Slate and the Industry Standard join forces to examine the effect of the Internet on Campaign 2000.
After months of dullness, the Democratic presidential primary now looks like a contest. With Donald Trump preening and Jesse Ventura backpedaling, the Reform Party is enjoying its widest media exposure since Ross Perot’s ‘92 run.
Normally, presidential candidates try to build on momentum created in the “free media” by purchasing ads. Some campaigns, notably Bill Bradley’s, have jumped into the ad game–but not on the Web. So where are the online ads?
The 2000 presidential race was supposed to be the time that political advertising splashed across the Web. One virtue of virtual ads, said political and advertising experts, is the cost relative to a typical TV spot. Also, online ads can be more compelling than print or radio spots. Moreover, because the Net is a distinct medium, candidates could experiment online with targeted ads that might not suit other media.
So far, though, that’s all theoretical: As well as can be determined, no major party candidate has yet run a Web advertisement. The Seattle-based ad-tracking firm AdRelevance (which this week was bought by Media Metrix) is trying to measure Web traffic for all presidential advertising in this race. “We’ve seen nothing to date,” says Marc Ryan, AdRelevance’s director of media research.
That’s not because the candidates have avoided advertising altogether. On Sept. 26, for example, Bill Bradley’s campaign conspicuously took out half-page print ads in the Des Moines Register and the Manchester Union Leader, major dailies in the crucial early states of Iowa and New Hampshire. Both papers also offer Web sites, but the Bradley campaign apparently saw no value in extending the ad campaign into cyberspace. Sara Howard, a Bradley press aide, said, “As far as I know, we have not purchased space on any Web sites, whether they are associated with the papers running the ads in print version, or otherwise.”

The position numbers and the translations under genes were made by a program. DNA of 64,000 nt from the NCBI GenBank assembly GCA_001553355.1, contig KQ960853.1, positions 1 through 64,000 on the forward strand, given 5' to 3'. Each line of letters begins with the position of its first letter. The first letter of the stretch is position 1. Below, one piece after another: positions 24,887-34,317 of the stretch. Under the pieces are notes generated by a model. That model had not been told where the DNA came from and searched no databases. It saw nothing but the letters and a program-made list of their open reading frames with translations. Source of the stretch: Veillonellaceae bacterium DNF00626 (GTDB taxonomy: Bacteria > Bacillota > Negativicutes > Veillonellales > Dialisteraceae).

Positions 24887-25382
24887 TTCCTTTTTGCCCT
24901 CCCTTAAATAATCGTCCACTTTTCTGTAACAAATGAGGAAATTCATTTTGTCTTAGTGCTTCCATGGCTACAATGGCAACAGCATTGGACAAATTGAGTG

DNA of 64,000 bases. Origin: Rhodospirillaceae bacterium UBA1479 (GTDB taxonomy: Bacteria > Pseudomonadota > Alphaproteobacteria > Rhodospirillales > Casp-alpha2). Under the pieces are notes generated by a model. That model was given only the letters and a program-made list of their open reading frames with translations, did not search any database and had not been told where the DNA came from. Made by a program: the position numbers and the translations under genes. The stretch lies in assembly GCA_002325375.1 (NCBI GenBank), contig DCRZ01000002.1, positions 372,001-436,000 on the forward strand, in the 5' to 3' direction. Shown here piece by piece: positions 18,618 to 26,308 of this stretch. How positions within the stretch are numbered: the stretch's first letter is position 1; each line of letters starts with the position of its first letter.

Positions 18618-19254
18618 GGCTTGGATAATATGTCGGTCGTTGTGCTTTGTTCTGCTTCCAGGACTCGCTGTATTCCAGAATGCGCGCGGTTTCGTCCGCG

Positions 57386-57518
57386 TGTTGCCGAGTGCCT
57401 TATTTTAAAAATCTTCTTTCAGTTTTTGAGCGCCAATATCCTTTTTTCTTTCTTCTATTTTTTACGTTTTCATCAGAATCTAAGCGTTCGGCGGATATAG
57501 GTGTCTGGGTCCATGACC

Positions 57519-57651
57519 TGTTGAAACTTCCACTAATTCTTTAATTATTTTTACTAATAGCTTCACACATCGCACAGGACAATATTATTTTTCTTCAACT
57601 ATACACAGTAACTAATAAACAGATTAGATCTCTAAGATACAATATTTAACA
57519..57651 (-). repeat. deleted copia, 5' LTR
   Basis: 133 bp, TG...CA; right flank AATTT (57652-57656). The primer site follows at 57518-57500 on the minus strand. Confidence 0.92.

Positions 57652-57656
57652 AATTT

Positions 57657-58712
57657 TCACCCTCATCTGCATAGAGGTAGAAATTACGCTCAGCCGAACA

AdRelevance’s Ryan says that, at least at this stage of the presidential cycle, campaigns seem to be clinging to more traditional promotional channels. “I don’t think [the candidates] will start [Web] advertising until after the Christmas season when they start their television campaigns,” Ryan said. “There is also the likelihood that some may not advertise on the Web at all.”
One source close to Al Gore’s campaign said that the Gore organization had tentative plans to advertise online in New Hampshire as far back as July. But the plans were shelved when it became too time-consuming to coordinate the campaign’s online messages with its offline messages.
A Gore press aide said that the campaign is interested in online advertising, citing an arrangement back in June with RealNetworks for a Web ad that announced the Internet availability of the audio of Gore’s announcement speech. Any further details, he said, were “not something we’re willing to talk about at this time. We tend not to talk about our advertising strategy until we do the ads, because we don’t want our competition to know.”